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Death of a Translator
Published by Arcadia Books
A gripping memoir of a young, devil-may-care Englishman, determined to report on the Soviet war and make a name for himself, makes a fateful commitment to a swashbuckling Afghan guerrilla commander.
After that summer in Kabul province, the young freelancer became a staff reporter for The Times of London, covering conflicts in Northern Ireland, the Gulf, Pakistan, Sri Lanka and the Balkans but Afghanistan never let him go.A young, devil-may-care Englishman, determined to report on the Soviet war and make a name for himself, makes a fateful commitment to a swashbuckling Afghan guerrilla commander. Not only will he go inside the capital secretly and live in the network of safe houses run by the resistance, he will travel around the city in a Soviet Army jeep, dressed as a Russian officer.Waiting in the mountain camp, from where Niazuldin's band of fighters lived and planned their hit-and-run attacks on Soviet troops, Ed Gorman discovers what it means to experience combat with men whose only interest is to be killed or martyred.Death of a Translator is a searingly honest description of a mind haunted and eventually paralysed by the terror of Post Traumatic Stress Disorder.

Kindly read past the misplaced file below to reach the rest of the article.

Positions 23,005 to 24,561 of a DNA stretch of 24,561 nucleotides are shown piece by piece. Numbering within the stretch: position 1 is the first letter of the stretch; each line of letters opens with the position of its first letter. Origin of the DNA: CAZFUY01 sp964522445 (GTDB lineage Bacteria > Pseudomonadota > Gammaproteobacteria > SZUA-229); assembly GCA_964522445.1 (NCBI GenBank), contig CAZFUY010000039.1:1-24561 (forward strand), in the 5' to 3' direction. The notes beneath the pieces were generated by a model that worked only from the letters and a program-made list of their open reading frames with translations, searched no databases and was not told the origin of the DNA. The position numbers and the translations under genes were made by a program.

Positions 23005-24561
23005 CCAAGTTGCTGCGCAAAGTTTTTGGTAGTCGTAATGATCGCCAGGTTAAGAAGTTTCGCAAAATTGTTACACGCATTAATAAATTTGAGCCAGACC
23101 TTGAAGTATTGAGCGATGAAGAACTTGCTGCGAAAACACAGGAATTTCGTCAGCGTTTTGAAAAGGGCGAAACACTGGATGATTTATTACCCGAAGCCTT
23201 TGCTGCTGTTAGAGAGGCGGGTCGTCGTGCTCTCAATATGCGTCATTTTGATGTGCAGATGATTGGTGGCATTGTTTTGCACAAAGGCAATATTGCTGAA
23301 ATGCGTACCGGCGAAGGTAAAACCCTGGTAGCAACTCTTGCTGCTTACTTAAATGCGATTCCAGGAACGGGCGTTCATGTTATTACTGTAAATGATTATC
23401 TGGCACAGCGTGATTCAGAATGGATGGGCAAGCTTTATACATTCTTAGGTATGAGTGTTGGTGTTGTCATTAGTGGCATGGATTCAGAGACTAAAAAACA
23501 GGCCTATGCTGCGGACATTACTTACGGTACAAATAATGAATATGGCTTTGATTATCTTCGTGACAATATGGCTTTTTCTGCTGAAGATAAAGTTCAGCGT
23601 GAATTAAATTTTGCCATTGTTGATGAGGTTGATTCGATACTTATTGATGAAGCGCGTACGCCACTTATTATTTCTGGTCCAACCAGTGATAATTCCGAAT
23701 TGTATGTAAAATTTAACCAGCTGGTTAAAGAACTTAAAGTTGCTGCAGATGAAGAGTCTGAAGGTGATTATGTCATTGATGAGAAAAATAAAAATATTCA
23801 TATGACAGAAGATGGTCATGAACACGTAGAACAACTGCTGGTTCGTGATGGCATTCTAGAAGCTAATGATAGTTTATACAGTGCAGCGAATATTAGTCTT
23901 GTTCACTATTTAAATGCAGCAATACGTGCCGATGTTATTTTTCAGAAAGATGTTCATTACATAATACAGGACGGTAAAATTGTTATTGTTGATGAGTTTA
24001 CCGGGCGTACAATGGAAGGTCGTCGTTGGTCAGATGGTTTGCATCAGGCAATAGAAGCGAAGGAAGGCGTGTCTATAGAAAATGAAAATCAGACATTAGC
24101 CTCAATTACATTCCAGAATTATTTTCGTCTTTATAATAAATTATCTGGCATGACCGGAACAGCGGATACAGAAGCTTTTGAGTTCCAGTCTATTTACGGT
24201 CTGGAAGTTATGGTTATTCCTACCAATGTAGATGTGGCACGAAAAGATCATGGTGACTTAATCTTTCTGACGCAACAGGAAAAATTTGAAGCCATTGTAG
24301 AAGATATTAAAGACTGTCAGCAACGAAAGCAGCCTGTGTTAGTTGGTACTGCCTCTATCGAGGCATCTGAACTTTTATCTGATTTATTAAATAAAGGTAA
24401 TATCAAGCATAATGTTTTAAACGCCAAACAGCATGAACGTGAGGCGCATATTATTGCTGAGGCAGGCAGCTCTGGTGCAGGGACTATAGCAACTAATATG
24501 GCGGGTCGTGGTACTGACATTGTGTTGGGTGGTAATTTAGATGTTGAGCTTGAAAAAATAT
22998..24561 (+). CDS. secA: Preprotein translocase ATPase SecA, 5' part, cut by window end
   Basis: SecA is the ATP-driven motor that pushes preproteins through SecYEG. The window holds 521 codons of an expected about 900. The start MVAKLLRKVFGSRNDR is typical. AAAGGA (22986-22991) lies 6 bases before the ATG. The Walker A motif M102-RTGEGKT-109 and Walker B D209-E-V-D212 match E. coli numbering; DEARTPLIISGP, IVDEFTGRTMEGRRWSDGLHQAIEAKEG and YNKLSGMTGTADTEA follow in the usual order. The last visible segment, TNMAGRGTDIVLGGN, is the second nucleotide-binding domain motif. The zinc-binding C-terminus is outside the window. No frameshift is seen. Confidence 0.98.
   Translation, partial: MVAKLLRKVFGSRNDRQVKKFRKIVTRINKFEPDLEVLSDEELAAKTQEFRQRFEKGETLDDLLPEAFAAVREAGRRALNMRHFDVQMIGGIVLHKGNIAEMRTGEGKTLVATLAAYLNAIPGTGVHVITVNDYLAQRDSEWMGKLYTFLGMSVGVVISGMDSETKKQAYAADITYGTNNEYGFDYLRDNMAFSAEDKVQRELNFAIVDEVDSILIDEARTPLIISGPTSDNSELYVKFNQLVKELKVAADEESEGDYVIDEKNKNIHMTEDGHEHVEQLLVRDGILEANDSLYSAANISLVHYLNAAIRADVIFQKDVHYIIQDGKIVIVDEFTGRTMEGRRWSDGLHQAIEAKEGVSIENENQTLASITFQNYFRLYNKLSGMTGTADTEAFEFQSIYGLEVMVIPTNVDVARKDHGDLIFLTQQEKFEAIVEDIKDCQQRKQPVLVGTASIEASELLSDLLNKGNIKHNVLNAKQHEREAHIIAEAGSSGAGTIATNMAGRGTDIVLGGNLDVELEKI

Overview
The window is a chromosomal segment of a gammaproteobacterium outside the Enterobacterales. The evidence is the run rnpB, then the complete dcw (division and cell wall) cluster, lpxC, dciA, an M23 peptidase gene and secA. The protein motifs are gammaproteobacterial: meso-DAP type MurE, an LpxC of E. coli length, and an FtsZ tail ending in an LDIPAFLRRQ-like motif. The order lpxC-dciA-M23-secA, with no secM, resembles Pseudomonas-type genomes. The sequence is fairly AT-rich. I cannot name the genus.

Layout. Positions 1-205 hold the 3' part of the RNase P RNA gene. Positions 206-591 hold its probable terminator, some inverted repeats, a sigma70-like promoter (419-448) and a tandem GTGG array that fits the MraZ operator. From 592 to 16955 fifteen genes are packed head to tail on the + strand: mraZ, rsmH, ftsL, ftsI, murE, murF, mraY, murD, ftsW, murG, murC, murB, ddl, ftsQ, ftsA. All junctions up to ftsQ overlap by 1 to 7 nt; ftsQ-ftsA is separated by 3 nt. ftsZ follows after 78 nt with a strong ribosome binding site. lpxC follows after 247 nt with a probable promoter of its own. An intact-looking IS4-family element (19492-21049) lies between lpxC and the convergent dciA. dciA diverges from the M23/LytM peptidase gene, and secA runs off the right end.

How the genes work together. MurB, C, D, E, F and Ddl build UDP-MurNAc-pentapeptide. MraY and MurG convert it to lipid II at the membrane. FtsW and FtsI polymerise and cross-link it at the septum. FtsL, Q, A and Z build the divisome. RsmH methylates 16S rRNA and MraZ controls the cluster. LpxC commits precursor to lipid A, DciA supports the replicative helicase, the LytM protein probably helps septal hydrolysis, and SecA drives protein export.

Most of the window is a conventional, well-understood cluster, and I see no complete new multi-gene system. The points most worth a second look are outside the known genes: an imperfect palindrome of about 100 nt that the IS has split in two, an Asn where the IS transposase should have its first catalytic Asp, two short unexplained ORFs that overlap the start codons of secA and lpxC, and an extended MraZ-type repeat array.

Brought up in the English Midlands, Ed Gorman attended Cambridge University where he read economics and modern history and then set out to make his name in journalism in Soviet-occupied Afghanistan. His adventures there form the core of his first book with Arcadia, Death of a Translator, which is due for publication in 2017. A 25-year career at The Times followed when Ed worked as a foreign news correspondent covering wars in Afghanistan, the Balkans and Sri Lanka. He was Ireland correspondent for four years during the Troubles, then sailing and Formula One writer and latterly deputy foreign editor and deputy head of news. Married with three stepchildren, he now works from home in West Sussex, dividing his time between writing and his responsibilities as editorial director of a sports management company.
Reviewer: Caleb Simmons
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